BI dashboards don’t just foster better decisions, they facilitate faster decisions. Companies using analytics are five times more likely to make faster decisions.

When data is easily accessible, decisions aren’t simply faster, they’re smarter. A recent Aberdeen report showed 63% of best-in-class companies that implemented BI experienced improvement in time-to-decision over the past 12 months.

With BI dashboards, companies have the ability to make smarter, faster decisions so they can compete in today’s fast-paced business world.

The Cost

“The price of light is less than the cost of darkness.”

– Arthur C. Nielsen, Market Researcher & Founder of ACNielsen


Marketing-research revolutionary Arthur C. Nielsen brings up an important point. Both light (knowing) and darkness (not knowing) have a cost. The price of knowing how your company is performing is much cheaper than not knowing. BI dashboards are the key to instantly knowing how your company is doing.

The rise of self service analytics and dashboard reporting tools have made instant visibility possible, and affordable.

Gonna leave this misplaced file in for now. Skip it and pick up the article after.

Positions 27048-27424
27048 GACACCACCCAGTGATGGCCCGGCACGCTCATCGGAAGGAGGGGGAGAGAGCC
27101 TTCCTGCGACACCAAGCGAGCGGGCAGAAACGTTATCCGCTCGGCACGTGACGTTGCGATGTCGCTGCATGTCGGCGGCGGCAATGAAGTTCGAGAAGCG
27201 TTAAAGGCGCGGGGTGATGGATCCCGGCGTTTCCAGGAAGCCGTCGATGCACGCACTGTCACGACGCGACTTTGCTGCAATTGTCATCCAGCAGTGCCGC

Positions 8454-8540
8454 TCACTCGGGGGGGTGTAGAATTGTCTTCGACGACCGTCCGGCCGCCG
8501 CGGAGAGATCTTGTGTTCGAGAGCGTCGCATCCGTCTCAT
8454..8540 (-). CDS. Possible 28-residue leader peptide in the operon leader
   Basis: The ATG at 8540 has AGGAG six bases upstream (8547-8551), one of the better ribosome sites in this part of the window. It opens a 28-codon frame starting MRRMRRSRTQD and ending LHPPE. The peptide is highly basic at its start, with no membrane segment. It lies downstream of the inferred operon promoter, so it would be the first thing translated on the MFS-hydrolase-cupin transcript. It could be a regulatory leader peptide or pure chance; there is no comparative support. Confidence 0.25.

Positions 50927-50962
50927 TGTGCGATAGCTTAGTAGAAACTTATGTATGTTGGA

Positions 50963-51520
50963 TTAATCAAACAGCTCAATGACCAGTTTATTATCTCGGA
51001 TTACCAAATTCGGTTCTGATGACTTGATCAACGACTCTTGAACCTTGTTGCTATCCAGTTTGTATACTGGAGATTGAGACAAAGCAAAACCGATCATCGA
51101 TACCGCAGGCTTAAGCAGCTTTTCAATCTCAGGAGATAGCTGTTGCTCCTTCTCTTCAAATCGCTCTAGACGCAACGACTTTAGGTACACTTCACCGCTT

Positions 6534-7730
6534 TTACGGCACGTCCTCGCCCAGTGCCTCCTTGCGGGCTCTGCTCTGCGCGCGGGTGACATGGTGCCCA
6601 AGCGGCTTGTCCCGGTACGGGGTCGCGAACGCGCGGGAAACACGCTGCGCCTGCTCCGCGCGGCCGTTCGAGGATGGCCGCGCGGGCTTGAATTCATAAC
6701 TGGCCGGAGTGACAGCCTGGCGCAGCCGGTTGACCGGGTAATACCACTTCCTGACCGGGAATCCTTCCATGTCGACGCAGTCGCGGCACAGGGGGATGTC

BI tool costs vary from $20 to thousands of dollars each month. The cost fluctuates based on a number of variables including:

  • The amount of users who will be accessing the tool
  • The amount of metrics you want to track
  • Possible consulting and implementation fees
  • The addition of customized features
  • The amount of rows of data you need pulled, etc

You don’t want to overpay for capabilities you don’t need, but you also don’t want to underpay and not receive needed functionality. It’s important to choose a BI tool that can easily scale with your company as it grows. That way, you don’t have to learn to use a new tool after experiencing some growth.

Tech research company Gartner recommends the following when it comes to buying BI software, “Cost should be a secondary consideration to the achievement of business benefits.”

Companies actively using BI have tapped into their data to produce the following results:

  • 126% profit improvement over competitors (McKinsey)
  • 50% higher revenue growth (Dell Global Technology Index)
  • $13.01 return for every dollar spent on average (Nucleus Research)

When you contrast the price of using BI dashboards with the cost of running your company without them, it’s easy to see that Nielsen is right. “The price of light is less than the cost of darkness.” And not only do BI dashboards become very affordable, they also become very desirable.